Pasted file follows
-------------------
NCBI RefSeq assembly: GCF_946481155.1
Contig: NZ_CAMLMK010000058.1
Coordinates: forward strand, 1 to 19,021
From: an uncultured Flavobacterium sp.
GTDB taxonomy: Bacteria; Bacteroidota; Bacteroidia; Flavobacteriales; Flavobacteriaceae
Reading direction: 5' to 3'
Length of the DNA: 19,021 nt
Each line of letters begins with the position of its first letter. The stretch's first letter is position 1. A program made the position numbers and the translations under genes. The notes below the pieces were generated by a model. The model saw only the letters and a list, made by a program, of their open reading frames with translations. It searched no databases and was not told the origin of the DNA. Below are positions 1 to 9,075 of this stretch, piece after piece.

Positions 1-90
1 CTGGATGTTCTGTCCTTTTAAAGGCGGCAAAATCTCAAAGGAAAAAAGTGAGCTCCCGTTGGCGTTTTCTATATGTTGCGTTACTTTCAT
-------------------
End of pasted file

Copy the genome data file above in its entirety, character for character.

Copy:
NCBI RefSeq assembly: GCF_946481155.1
Contig: NZ_CAMLMK010000058.1
Coordinates: forward strand, 1 to 19,021
From: an uncultured Flavobacterium sp.
GTDB taxonomy: Bacteria; Bacteroidota; Bacteroidia; Flavobacteriales; Flavobacteriaceae
Reading direction: 5' to 3'
Length of the DNA: 19,021 nt
Each line of letters begins with the position of its first letter. The stretch's first letter is position 1. A program made the position numbers and the translations under genes. The notes below the pieces were generated by a model. The model saw only the letters and a list, made by a program, of their open reading frames with translations. It searched no databases and was not told the origin of the DNA. Below are positions 1 to 9,075 of this stretch, piece after piece.

Positions 1-90
1 CTGGATGTTCTGTCCTTTTAAAGGCGGCAAAATCTCAAAGGAAAAAAGTGAGCTCCCGTTGGCGTTTTCTATATGTTGCGTTACTTTCAT